by Leonardo J. Mata, 395 pp, $19.95, Cambridge, Mass, MIT Press, 1978.
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Students of geographic medicine, nutrition, and human development will find this volume an important addition to their libraries. Dr Mata reports on the extensive and intensive longitudinal study of nutrition and development conducted from 1963 to 1972 in an Indian village in Guatemala. This book details the health of 200 families and especially their developing children over an eight-year period with regard to the microbiologic, nutritional, environmental, and developmental components of general health status. Using multivariate analysis models, the author offers a comprehensive interpretation of the roles of nutrition and infection during pregnancy and early childhood within the natural setting that typifies a majority of the third world.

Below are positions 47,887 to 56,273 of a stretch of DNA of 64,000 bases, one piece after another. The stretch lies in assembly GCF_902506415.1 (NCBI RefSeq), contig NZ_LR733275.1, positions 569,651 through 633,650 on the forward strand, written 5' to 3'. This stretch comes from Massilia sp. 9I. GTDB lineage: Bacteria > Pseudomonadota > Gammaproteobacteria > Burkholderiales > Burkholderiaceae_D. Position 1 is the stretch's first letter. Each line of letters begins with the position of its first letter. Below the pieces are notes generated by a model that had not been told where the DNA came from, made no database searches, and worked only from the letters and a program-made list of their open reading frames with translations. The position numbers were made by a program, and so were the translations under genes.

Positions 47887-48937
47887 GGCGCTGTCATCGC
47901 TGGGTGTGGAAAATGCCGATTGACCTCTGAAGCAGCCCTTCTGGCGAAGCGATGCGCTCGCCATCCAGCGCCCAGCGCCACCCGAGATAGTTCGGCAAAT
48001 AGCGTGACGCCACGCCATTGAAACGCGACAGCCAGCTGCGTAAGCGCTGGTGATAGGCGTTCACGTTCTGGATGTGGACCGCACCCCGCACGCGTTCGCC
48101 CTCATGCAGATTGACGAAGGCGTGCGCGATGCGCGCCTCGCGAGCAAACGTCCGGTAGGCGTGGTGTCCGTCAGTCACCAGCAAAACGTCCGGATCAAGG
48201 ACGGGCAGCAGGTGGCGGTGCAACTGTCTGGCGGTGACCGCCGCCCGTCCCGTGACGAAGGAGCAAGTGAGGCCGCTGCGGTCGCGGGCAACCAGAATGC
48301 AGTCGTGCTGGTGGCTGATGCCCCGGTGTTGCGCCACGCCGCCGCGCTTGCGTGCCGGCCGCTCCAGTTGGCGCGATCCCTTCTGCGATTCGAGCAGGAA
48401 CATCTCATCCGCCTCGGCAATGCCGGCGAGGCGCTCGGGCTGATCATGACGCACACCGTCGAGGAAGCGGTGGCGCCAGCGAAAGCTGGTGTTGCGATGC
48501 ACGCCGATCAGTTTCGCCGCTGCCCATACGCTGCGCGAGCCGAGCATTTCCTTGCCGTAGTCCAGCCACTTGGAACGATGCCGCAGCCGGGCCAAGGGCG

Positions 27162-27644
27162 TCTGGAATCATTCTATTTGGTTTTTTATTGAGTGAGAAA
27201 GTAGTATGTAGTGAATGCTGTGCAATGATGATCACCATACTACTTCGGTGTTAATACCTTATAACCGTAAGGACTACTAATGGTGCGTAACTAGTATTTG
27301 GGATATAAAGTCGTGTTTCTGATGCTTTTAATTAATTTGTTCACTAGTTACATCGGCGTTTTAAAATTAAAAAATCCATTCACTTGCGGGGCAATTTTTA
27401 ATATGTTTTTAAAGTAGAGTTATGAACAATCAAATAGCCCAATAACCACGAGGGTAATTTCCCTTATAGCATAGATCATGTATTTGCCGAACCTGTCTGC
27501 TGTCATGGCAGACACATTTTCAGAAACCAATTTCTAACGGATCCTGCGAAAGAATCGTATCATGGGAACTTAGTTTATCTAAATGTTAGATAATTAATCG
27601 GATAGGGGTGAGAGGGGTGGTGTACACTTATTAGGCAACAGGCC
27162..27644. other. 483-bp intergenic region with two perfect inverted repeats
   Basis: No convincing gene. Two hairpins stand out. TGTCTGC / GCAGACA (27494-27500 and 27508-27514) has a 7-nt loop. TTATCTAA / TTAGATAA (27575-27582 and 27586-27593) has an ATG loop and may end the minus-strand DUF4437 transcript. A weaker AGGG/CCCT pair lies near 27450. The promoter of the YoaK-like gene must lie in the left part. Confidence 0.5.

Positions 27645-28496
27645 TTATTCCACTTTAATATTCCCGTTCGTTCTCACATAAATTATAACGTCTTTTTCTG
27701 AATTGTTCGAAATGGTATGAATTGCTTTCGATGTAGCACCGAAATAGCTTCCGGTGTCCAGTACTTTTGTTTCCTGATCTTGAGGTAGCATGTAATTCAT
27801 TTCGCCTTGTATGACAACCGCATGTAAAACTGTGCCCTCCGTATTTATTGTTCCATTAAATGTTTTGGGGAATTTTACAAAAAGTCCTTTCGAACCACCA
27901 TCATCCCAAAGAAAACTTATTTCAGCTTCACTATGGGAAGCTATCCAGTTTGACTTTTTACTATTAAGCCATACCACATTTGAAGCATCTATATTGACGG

The health care practices for the newborn and infant provide interesting reading for the perinatologist, and the data provided relating to anthropometry of the newborn, immunoglobulin status, rates of congenital infection, and postnatal growth and health status are exhaustive. Unlike infants
MERRITT TA. The Children of Santa María Cauqué: A Prospective Field Study of Health and Growth. Am J Dis Child. 1980;134(9):906. doi:10.1001/archpedi.1980.02130210082035